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Home :: Archive :: 2003 :: January ::
Re: Shylock Redux
The Shakespeare Conference: SHK 14.0167  Thursday, 30 January 2003

[1]     From:   Martin Steward <
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        Date:   Wednesday, 29 Jan 2003 23:07:04 -0000
        Subj:   Re: SHK 14.0151 Re: Shylock Redux

[2]     From:   Sean Lawrence <
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        Date:   Wednesday, 29 Jan 2003 19:27:08 -0400
        Subj:   Re: SHK 14.0151 Re: Shylock Redux


[1]-----------------------------------------------------------------
From:           Martin Steward <
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Date:           Wednesday, 29 Jan 2003 23:07:04 -0000
Subject: 14.0151 Re: Shylock Redux
Comment:        Re: SHK 14.0151 Re: Shylock Redux

"What 'rights' did the Elizabethans think were fundamental and
inalienable? Was 'different' among them?"

Whether or not a human being had any "inalienable" rights would have
depended upon one's confessional position (and its bearing on one's view
of predestination, efficacy of works and grace, etc.), because rights
understood as "inalienable" in our period could only come from God. (In
fact, that's the only sensible interpretation of "inalienable" nowadays,
as well, I'd have thought.)

The rights enshrined in Magna Carta were just beginning to be extended
to a larger proportion of the population, but they were class rights
rather than fundamental human rights, because they were concerned
largely with the integrity of private property. This, I would venture to
add, was true even of the rights to due process of law. Decisions in
Bates's Case, the Five Knights' Case, Shipmoney, and others tend to
demonstrate that these rights were not considered "inalienable" in any
sense - there was of course still a fierce debate as to the extent to
which the laws and the law-courts of the land (and therefore the rights
they enshrined and protected) were the King's, and extended to subjects
only as a customary privilege. This would be true of the rights of
institutions, too - most obviously Parliamentary privilege, which was
overridden on several occasions greeted with dismay but never really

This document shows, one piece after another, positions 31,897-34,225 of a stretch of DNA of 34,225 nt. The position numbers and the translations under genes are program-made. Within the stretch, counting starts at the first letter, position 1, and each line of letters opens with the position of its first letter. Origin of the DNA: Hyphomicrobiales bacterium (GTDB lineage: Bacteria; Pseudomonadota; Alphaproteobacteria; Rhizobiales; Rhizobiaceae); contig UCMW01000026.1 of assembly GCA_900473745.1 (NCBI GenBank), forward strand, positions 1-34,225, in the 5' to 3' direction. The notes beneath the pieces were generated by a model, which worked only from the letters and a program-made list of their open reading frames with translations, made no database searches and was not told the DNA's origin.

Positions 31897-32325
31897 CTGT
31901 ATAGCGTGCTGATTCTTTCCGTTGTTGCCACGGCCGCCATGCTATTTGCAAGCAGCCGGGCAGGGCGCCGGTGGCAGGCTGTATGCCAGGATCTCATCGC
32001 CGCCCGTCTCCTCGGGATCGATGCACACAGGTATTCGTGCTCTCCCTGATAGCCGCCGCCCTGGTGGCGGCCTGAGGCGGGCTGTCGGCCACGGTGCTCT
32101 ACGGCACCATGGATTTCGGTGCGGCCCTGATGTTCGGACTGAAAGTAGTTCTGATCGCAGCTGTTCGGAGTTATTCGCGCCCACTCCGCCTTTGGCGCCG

considered illegal as such.

As for the right to be different, that was extended to subjects under
the (fairly reasonable) terms dictated by the government (if that's not
a non sequitur). The best example I can think of is the statute
containing the Oath of Allegiance for Roman Catholics, which was, in
effect, a way of preserving the right of Romanists to be true to their
faith without posing a political threat to the king and his government.
The fact that Protestants felt that the oath discriminated against them
(because it necessarily clashed with the earlier Oath of Supremacy)
suggests that it was considered to be an extension of a special right to
a particular section of English society. But, after all, this was
nothing more than a statute, and statutes could be repealed.

Rights are fine - but they only become an issue when someone disregards
them, which renders the whole business of whether or not they are
"inalienable" rather beside the point.

It's safe to assume that no one considered themselves to have rights,
except in the sense that other people had responsibilities towards them
as a corollary to everyone's responsibilities before God - and that
included the King, as James I acknowledged in his publications on the
rights of Kings, Basilikon Doron, The Trew Law of Free Monarchies, etc.

I apologize if this is a bit crude - I can provide references and/or
more detail if anyone's really interested in this issue.

martin

[2]-------------------------------------------------------------
From:           Sean Lawrence <
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Date:           Wednesday, 29 Jan 2003 19:27:08 -0400
Subject: 14.0151 Re: Shylock Redux
Comment:        Re: SHK 14.0151 Re: Shylock Redux

Jacob Goldberg asks a very interesting question:

>May we assume that, if Shylock had been a citizen in
>Venice, instead of an alien in Venice, there would not have been a
>charge of attempted murder grounded on a legal contract legally
>entered into by two willing parties?

It's often objected that no law code could allow contracts which call
for violation of the law.  I'm wondering, though, whether such an
arrangement could be possible if the contract was intended to bridge two
legally separate communities, who wouldn't be incorporated under a
single 'code' of law.

In other words, while relations between Christians would be governed by
a single set of laws, customs, etc. (a 'social contract', Hobbes would
say), and relations between Jews would be governed by a similar set of
laws, customs, etc. (call it Talmudism, whatever Shakespeare's knowledge
of the Talmud), relations between the two would be based entirely on
one-of-a-kind ad hoc legal agreements, honoured by the courts but not
part of a regular legal framework.  I'm not a lawyer, so I wouldn't know
the terms for this, but it strikes me as bearing a certain affinity with
how treaties between countries are one-off deals though, since the
Treaty of Westphalia, efforts have been made to link them together into
codes.

Yours, wordlessly,
Sean Lawrence.

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